In conclusion, my advice for people is to look at their life, and question what things are in it that are providing unnecessary stress. Remove them. After that, you can do the mindfulness and meditation tricks and deal with the things that you really value.

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Movie review: Inside Out

Summary: Good movie for watching in the right context. I recommend it.

Spoiler scope: This review discusses the main themes of the movie. You can probably still read this review and enjoy the film, or it might convince you to watch it. If it’s a movie that you’re been really jonesing to watch, then I’d recommend watching it before you read the review.

A friend and colleague saw this movie before I did, and his criticism was that it seems often producers are intentionally pulling on your heartstrings, and if this happens too often, the sad story line thing becomes a bit of a cliché.

He cited Grey’s Anatomy as an example, where almost every episode has a tear jerking plot. The overuse then makes one, as the viewer, become a bit cynical about plot, being aware that they’re being emotionally manipulated in order to produce an apparently ‘deep’ story.

I enjoyed Inside Out. The story absolutely does have an tear jerking story line. But given that it’s a movie about emotions I think that it was appropriate.

It’s essentially a coming to realisation story, where the main character, Joy (one of the girl’s five emotions), having tried to minimise Sadness’s influence of the girl’s experience at the start, comes to realise that Sadness is also a useful emotion that has its place.

This is an appropriate and profound message for today’s society.

Often in today’s society, there is pressure to always put on a happy face and be positive about everything. Emotions like sadness, jealousy or anger are frowned upon, and people feel that there is something wrong with their character if they’re experiencing these emotions, ‘Why aren’t I more in control of myself?!’.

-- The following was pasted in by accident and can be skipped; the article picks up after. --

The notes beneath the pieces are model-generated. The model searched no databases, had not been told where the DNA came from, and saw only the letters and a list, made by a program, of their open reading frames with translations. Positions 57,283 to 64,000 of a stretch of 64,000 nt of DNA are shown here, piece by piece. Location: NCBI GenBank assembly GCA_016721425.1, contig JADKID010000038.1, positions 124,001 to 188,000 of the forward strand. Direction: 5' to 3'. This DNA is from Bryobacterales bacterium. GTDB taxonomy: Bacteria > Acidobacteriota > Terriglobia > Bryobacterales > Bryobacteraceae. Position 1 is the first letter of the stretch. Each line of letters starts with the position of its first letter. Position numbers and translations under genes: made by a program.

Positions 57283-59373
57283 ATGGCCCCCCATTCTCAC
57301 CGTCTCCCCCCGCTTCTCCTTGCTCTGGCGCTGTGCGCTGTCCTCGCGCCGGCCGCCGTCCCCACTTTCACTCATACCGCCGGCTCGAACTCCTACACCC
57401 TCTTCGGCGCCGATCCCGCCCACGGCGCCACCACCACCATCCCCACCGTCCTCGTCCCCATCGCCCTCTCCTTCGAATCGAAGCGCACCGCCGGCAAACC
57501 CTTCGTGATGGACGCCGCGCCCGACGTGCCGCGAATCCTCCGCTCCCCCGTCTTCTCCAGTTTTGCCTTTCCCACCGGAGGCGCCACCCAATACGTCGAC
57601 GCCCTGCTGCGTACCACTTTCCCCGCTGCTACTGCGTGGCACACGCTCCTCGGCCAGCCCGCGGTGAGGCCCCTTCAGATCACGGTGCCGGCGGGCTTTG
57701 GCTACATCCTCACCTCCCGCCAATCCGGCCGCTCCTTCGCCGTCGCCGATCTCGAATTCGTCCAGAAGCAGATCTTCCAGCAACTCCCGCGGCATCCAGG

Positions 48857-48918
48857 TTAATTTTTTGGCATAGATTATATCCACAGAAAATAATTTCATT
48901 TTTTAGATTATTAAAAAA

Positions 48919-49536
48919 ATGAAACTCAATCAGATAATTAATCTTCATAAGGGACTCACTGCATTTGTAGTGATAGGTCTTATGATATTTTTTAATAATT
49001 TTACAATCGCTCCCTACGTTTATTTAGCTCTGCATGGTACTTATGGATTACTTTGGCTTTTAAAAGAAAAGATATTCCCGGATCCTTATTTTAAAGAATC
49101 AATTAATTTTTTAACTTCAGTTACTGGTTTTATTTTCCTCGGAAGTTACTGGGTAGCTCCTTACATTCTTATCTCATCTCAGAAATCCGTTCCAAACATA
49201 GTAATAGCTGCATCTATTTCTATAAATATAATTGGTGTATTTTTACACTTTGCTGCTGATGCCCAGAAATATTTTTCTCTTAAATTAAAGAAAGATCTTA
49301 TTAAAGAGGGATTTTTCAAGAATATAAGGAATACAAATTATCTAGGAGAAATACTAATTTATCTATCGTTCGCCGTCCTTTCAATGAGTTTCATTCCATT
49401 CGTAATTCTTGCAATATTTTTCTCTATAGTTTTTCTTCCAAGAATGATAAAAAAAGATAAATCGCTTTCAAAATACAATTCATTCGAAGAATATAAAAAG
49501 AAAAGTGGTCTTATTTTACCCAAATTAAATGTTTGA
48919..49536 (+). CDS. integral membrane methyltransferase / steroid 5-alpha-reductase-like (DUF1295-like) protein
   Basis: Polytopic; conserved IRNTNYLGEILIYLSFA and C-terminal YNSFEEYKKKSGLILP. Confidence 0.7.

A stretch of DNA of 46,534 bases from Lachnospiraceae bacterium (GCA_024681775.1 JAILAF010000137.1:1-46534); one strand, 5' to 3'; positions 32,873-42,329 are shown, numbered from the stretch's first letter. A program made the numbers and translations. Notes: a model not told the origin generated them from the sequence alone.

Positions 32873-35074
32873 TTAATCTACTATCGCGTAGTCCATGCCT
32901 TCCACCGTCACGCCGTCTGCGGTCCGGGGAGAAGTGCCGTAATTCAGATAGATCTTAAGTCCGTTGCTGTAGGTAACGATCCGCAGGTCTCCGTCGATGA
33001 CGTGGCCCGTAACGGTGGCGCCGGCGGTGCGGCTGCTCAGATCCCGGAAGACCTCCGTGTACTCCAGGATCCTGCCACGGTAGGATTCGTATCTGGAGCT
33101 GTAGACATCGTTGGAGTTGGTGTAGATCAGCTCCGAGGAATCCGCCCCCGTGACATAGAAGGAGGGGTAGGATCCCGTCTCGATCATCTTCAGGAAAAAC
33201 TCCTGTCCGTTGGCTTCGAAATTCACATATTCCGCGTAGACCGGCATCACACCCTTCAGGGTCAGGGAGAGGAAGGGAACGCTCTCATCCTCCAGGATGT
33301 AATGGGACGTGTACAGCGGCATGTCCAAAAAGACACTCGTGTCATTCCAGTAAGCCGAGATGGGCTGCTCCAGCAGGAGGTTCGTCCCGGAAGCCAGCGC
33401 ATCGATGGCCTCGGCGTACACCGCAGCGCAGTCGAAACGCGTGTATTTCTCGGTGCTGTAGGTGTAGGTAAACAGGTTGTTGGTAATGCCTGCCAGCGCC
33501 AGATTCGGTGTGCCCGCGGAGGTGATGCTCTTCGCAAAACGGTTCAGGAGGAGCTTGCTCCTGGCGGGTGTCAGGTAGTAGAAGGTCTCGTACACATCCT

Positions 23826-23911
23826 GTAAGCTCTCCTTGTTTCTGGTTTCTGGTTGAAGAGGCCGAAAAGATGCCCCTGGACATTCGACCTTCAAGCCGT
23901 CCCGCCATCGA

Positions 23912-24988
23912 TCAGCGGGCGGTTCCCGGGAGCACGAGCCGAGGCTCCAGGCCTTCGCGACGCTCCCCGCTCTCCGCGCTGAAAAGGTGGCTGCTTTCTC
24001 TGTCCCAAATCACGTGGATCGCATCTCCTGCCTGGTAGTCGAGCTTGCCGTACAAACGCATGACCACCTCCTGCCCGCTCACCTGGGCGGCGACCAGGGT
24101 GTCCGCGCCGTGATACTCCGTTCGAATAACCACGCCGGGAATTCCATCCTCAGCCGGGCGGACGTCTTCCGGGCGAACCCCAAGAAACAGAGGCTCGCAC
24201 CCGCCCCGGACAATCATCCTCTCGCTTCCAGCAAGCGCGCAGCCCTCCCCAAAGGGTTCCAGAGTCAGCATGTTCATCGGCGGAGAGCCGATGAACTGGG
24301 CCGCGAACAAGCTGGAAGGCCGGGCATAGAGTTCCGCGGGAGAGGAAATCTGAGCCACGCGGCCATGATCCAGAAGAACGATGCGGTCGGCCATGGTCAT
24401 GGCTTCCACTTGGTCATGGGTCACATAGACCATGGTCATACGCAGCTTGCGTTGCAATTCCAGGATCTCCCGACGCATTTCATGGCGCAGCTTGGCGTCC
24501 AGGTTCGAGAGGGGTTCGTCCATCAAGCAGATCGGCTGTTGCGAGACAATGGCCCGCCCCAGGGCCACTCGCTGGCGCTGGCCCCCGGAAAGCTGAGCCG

The psychological technique of mindfulness is the awareness and acceptance of one’s emotions in a given situation. The way I like to think of it, is observing yourself as an external alien looking at your life. For example, if at work and you’ve just been told off and you feel upset, or maybe you feel indignant. Mindfulness is being aware that you’re feeling this way, and putting that in perspective, and not allowing it to overwhelm you, or make you feel that your life is out of control. Just accepting the emotion, and then deciding how you want to react or manage it.

I think that’s what this movie was getting at. While sadness might not be pleasant emotion, it’s still an emotion which should be appreciated and seen for what it is. I thought the movie did a good job of taking you on this journey.

Animation-wise I thought that the movie could have been better. The animation of the human characters was very good. In fact, the very first scene of a baby, I wasn’t sure if it was animation or photography. The inner emotion world on the other hand, seemed a bit blurry.

The movie has set itself up well for a sequel, or a series of sequels. While this movie dealt with the acceptance of the emotion sadness, there are other emotional dynamics that can be explored. For example – teenage heartbreak, stress or success. A spinoff into mental disorders could also be interesting, though would probably not be popular family demographic.